The word “vulnerability” stems from the Latin vulnerare, which means, “to wound.” (Oxford Encyclopedic English Dictionary, 1995). "Labeling individuals as 'vulnerable' risks viewing vulnerable individuals as 'others' worthy of pity, a view rarely appreciated" (III, Danis & Patrick 2002, p. 320). Vulnerable populations are groups not well integrated into the health care system because of ethnic, cultural, economic, geographic, or health characteristics. This isolation puts members of these groups at risk for not obtaining necessary medical care, and thus constitutes a potential threat to their health, (Hurst, 2008). Effective health care is dependent on understanding vulnerable individuals and populations with respect to biases and prejudices of healthcare providers.
Right to Withdraw Care in End of Life Situations Name here School name Right to Withdraw Care in End of Life Situations There are many decisions that have to be made concerning the right to withdraw care at the end of life. These issues are faced by doctors, nurses, patients and family members concerned about the decision to withdraw care. Many of these decisions regarding care raise anxiety among the healthcare team, family members and even the patient. The patient must be able to make decisions about their care. The purpose of this paper is to discuss that as a patient’s life deteriorates care is no longer able to improve a patient’s quality of life but their projected outcome is thought to be a continued degeneration.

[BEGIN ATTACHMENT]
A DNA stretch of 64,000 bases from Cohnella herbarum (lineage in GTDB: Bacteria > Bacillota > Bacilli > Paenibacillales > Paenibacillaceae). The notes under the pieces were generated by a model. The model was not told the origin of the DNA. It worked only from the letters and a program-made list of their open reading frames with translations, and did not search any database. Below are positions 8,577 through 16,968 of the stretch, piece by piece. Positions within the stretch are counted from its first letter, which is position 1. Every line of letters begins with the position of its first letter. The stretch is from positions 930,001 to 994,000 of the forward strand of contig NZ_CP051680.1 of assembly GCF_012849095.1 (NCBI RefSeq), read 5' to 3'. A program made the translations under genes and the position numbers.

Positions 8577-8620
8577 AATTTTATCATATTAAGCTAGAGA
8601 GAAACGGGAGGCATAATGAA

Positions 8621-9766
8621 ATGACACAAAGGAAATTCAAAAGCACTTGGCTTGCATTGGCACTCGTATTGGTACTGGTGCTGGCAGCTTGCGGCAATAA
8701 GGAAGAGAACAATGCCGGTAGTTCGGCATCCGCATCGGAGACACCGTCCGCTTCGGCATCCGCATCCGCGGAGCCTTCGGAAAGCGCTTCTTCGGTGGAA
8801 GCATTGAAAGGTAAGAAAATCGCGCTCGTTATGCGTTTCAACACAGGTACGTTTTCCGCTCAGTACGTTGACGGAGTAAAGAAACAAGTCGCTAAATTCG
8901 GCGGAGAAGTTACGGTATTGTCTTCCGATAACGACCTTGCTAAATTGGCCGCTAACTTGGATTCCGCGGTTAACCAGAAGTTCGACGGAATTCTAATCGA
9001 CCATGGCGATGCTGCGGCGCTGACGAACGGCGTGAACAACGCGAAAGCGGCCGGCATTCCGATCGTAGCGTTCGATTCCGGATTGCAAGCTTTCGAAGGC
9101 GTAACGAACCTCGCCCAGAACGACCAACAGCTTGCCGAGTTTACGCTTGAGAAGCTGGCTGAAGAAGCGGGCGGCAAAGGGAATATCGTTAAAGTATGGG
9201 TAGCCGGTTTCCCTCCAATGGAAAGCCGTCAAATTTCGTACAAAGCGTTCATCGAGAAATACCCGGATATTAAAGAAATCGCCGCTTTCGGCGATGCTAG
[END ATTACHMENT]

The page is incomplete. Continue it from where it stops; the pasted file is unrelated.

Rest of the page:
Compassion fatigue can eventually affect one’s personal relations, as it can cause the caregiver to withdraw, isolate, or detach oneself if unaddressed. Failure to cope with work stressors can even lead to risky behaviors, such as alcohol or substance abuse. Compassion
Vulnerable Population Sara Williams Nur/440 09-12-11 University of Phoenix Vulnerable Population A vulnerable population is a group of persons whose range of options is severely limited, who are frequently subjected to coercion in their decision making, or who may be comprised in their ability to give informed consent (SensAgent, 2011). Vulnerability is a general concept meaning “susceptibility,” and its specific connotation in terms of health care is “at risk for health problems” (De Chenay & Anderson, 2008). A vulnerable population is not just about the physically ill patients, it can also affect the mentally ill, and low social economic population. According to Aday (2001), vulnerable populations are those at risk for poor physical, psychological, or social health. Young single mothers fit into this category as well.